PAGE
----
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Demystifying Spondylosis vs. Spondylitis: Understanding the Differences

Home > Blogs > Demystifying Spondylosis vs. Spondylitis: Understanding the Differences

Demystifying Spondylosis vs. Spondylitis: Understanding the Differences

Orthopedics & Joint Replacement | by Dr. Rakesh Rajput | Published on 18/01/2024


Do you also get confused between spondylosis and spondylitis? Well, you are not the only one. Most people misunderstand these two problems because of their similar prefix referring to the spine. While these have similar symptoms, they are both two different conditions. Wear and tear linked to age causes spondylosis, whereas, spondylitis is a result of an autoimmune condition that affects joints and nearby tissues.

If you often experience pain, stiffness, and fatigue, then book your appointment with the best orthopedic surgeon in Kolkata at Calcutta Medical Research Institute, one of the best multi-specialty hospitals across the city. You will find the best healthcare experts here having years of experience in their respective fields. In this blog, we will involve a discussion on spondylosis and spondylitis for better understanding. Please note that this blog is only for informative purposes and we do not promote ignoring the orthopedic doctor’s consultation in any way.

What is Spondylitis?

Spondylitis also referred to as spondyloarthritis is a group of conditions in which the patient experiences joints and spine-related inflammation. The condition is frequently autoimmune in origin implying that inflammation is an outcome from the immune system of the body unintentionally attacking its tissues. The fusing of spinal vertebrae due to acute inflammation over time may decline range of motion and flexibility. However, hereditary tendency has been identified, and the precise cause of spondylitis remains unclear. 

What is Spondylosis?

The word "spondylosis" is frequently used to determine age-related degenerative changes in the spine. Spondylosis, known as spinal osteoarthritis mainly affects the intervertebral discs, vertebral bodies, and related spine joints. This condition causes various symptoms and complications that can negatively affect a person's quality of life, even though it is a normal aspect of aging. Age-related wear and tear on the spine leads to a degenerative condition known as spondylosis, also known as spinal osteoarthritis. Intervertebral discs become less elastic as people age, which can result in the development of bone spurs and thickening of ligaments.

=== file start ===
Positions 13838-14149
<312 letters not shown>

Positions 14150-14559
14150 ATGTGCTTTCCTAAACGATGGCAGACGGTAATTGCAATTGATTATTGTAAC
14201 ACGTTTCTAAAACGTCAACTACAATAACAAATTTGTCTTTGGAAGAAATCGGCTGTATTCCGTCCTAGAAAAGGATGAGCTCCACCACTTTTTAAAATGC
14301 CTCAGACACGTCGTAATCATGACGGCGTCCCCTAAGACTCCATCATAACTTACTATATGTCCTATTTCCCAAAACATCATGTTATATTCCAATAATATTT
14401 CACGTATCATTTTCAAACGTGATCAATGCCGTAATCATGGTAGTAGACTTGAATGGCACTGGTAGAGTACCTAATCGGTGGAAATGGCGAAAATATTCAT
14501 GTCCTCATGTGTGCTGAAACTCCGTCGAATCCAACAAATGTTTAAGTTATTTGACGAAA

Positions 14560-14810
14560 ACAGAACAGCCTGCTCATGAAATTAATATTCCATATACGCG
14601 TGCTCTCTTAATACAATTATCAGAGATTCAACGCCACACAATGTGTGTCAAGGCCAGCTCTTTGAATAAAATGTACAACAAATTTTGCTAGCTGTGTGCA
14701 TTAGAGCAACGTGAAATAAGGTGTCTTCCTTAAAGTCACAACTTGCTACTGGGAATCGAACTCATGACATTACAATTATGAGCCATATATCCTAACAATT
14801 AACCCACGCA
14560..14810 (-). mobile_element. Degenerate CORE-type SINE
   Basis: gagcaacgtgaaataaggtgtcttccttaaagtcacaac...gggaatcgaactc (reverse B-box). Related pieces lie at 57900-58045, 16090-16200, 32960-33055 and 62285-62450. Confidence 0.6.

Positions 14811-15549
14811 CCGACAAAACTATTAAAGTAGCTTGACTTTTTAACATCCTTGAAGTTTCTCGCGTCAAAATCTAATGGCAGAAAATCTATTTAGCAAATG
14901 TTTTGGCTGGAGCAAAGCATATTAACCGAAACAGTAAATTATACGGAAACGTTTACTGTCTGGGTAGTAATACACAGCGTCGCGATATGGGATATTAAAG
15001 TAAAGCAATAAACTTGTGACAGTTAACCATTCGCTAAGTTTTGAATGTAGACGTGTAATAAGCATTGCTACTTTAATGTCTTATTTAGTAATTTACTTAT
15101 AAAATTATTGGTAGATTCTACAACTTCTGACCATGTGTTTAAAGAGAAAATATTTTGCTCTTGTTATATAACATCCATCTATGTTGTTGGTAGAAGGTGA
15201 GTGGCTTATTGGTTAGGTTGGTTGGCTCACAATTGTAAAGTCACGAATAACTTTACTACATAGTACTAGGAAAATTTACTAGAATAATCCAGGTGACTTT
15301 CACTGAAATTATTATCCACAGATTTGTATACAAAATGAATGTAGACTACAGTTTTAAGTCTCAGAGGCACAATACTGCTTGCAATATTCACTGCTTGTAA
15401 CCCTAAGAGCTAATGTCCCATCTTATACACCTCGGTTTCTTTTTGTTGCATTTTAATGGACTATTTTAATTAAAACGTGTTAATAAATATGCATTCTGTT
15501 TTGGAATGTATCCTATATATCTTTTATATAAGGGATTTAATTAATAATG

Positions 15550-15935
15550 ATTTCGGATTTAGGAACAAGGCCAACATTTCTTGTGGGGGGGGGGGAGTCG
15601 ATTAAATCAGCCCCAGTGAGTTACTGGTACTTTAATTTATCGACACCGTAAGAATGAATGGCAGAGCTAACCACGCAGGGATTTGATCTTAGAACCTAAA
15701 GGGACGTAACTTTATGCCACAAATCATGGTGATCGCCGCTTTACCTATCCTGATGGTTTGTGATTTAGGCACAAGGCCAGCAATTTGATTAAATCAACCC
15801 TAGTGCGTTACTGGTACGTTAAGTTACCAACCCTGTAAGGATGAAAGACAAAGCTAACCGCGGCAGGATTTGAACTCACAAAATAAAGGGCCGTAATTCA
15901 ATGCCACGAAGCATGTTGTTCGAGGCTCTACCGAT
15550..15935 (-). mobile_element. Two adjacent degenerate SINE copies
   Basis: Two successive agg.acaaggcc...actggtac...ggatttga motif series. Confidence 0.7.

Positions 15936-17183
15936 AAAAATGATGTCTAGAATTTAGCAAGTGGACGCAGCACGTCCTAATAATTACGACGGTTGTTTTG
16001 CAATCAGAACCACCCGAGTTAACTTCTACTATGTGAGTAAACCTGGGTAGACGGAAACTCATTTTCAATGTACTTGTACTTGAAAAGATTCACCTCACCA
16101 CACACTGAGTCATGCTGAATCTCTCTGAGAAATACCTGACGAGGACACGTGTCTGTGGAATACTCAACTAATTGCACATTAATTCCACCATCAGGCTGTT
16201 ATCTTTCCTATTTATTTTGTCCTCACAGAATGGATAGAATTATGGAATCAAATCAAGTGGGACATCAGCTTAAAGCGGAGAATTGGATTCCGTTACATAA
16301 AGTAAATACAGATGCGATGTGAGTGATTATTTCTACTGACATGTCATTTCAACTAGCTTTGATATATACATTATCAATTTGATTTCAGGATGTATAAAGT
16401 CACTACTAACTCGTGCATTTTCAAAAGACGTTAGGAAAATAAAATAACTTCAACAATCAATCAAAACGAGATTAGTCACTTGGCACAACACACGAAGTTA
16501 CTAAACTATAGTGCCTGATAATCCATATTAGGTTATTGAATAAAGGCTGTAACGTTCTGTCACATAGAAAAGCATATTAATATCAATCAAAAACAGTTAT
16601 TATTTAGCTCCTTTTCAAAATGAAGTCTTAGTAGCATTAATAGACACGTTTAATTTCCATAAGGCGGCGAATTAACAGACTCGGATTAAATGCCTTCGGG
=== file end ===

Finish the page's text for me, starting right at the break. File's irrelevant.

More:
What are the symptoms of Spondylitis and Spondylosis?

The spine is impacted by spondylitis and spondylosis, which can be painful and uncomfortable. Despite their similarities, they vary in some ways. The symptoms for both conditions are as:


  • Pain and Stiffness: Chronic back pain and stiffness, particularly in the neck and lower back.
  • Reduced Range of Motion: Limited range of motion, making it difficult to comfortably bend or twist the spine.
  • Fatigue: An increase in energy expenditure, chronic fatigue is a common symptom.
  • Morning Stiffness: Stiffness in the morning, but this can go away during the day and go downhill with exercise.
  • Tenderness and Swelling: Tenderness and swelling around the spine's joints and ligaments.
  • Eye inflammation: It causes eye inflammation leading to redness, pain, and light sensitivity.
  • Weight Loss: Unintentional weight loss 


  • Soreness and rigidity: Spondylosis and spondylitis both cause pain and stiffness in the spine, but spondylosis is linked to degenerative changes.
  • Bone spurs: It causes excruciating pain and limited range of motion.
  • Numbness and Tingling: Structural alterations particularly in the arms and legs.
  • Muscle Weakness: Degeneration of the spine and nerve compression can cause weakness in the muscles, especially in the arms or legs.
  • Loss of Bladder or Bowel Control: A sign of spinal cord compression that needs to be treated right away.
  • Radiating Pain in the Body 
  • Walking Difficulties: Patients experience walking difficulties, including imbalance or a shuffling gait.

What causes Spondylitis and Spondylosis?